View Full Version : Newbie to forums


JustTired74
08-06-16, 11:16 PM
Just thought I would give this a try. My wife has never been diagnosed, but both of us agree that she has a form of adhd. Married for 10+ years, three children, two of the kids have adhd. I have gone to counseling for support, but I think sometimes counselors think I'm just having marriage issues. I am transitioning in careers right now while the wife holds down a good job. I worry sometimes though because she has missed several days of work already this year. Of course when I bring this up, I am wrong, but I know she has missed at least 7 or 8 and is allowed 13.

It gets old. The constant defensiveness, distraction, fear. After years of living with this I think that adhd and borderline personality disorder can blend together as I have seen signs of both. My wife knows she has faults and sometimes works hard to correct them, but it is always short lived.

Just looking too share thoughts and support with others who experience the same.

Greyhound1
08-07-16, 02:10 AM
Welcome to the forum!

I think your first step should be having your wife evaluated for ADHD by a qualified physician.

If ADHD is the case then treatment may really help.

Being diagnosed at age 45 myself solved a lot of life long questions and self doubts. I began treatment and it changed my life.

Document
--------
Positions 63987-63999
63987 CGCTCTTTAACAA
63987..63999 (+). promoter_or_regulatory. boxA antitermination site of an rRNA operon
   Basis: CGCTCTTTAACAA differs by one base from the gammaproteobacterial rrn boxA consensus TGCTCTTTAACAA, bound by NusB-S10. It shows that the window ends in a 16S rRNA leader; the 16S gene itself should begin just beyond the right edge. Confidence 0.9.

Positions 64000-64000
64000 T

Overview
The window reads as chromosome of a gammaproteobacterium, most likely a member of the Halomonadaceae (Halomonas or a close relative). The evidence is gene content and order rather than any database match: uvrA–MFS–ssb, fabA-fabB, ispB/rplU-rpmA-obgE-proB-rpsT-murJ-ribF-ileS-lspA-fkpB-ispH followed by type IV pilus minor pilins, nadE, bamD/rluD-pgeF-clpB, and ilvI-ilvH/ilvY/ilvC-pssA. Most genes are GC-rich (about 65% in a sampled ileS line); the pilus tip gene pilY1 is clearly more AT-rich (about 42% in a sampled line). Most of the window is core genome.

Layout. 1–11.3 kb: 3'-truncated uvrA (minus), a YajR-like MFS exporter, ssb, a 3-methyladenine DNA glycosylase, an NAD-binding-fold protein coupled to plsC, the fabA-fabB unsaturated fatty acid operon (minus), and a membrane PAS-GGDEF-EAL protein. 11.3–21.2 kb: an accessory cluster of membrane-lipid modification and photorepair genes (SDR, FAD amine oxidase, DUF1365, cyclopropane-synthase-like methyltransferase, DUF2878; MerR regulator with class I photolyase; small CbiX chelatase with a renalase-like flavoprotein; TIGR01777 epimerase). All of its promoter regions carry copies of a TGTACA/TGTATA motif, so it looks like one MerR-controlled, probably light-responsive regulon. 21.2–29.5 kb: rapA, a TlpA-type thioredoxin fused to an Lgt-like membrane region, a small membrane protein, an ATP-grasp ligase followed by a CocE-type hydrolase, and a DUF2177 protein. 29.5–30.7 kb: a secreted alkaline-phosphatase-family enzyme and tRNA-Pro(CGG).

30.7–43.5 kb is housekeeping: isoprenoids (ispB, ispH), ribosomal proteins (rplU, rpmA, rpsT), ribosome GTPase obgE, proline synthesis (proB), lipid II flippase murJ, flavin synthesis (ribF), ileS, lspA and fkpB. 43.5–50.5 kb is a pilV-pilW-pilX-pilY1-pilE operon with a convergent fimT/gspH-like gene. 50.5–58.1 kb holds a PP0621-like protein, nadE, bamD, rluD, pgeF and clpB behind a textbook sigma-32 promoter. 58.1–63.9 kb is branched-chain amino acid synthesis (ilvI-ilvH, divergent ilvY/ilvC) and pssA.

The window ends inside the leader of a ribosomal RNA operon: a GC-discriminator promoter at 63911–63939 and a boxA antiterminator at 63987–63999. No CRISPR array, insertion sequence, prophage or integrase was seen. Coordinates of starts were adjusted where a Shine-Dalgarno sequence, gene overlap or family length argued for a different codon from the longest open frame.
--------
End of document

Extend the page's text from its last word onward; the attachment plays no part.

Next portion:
I wish you the best!

ToneTone
08-08-16, 11:59 PM
It's really tough when you see a spouse struggling while being defensive about the struggling.

So I am assuming she has been reluctant to get diagnosed even though she "admits" she has symptoms of ADHD?

You mention that you have gone to counseling. Has she?

Tone

TheFitFatty
08-09-16, 02:41 AM
It was a marriage counselor that originally suggested I might have ADHD. I thought my husband was just being too OCD (he is diagnosed) expecting me to remember everything he said. Perhaps go to joint counseling?

JustTired74
08-09-16, 09:38 AM
Thanks for the support. All has been done before. Couples marriage counseling, her counseling alone, multiple trips to the Dr. I guess the only thing left is for me to go to the Dr with her and explain my POV. Counseling has worked somewhat in the past as long as she can get along with the counselor. Problem is that counseling immediately causes her to get defensive.

I think sometimes it feels like a never ending battle. When you think things are going ok, you let your guard down and next thing you know you are struggling again. It's hard to convey to people what it is like, but from what I read on this forum and others, a lot of non ADHD spouses share the same feelings.

_Karen_Cee_
08-10-16, 08:28 PM
Just thought I would give this a try. My wife has never been diagnosed, but both of us agree that she has a form of adhd. Married for 10+ years, three children, two of the kids have adhd. I have gone to counseling for support, but I think sometimes counselors think I'm just having marriage issues. I am transitioning in careers right now while the wife holds down a good job. I worry sometimes though because she has missed several days of work already this year. Of course when I bring this up, I am wrong, but I know she has missed at least 7 or 8 and is allowed 13.

It gets old. The constant defensiveness, distraction, fear. After years of living with this I think that adhd and borderline personality disorder can blend together as I have seen signs of both. My wife knows she has faults and sometimes works hard to correct them, but it is always short lived.

Just looking too share thoughts and support with others who experience the same.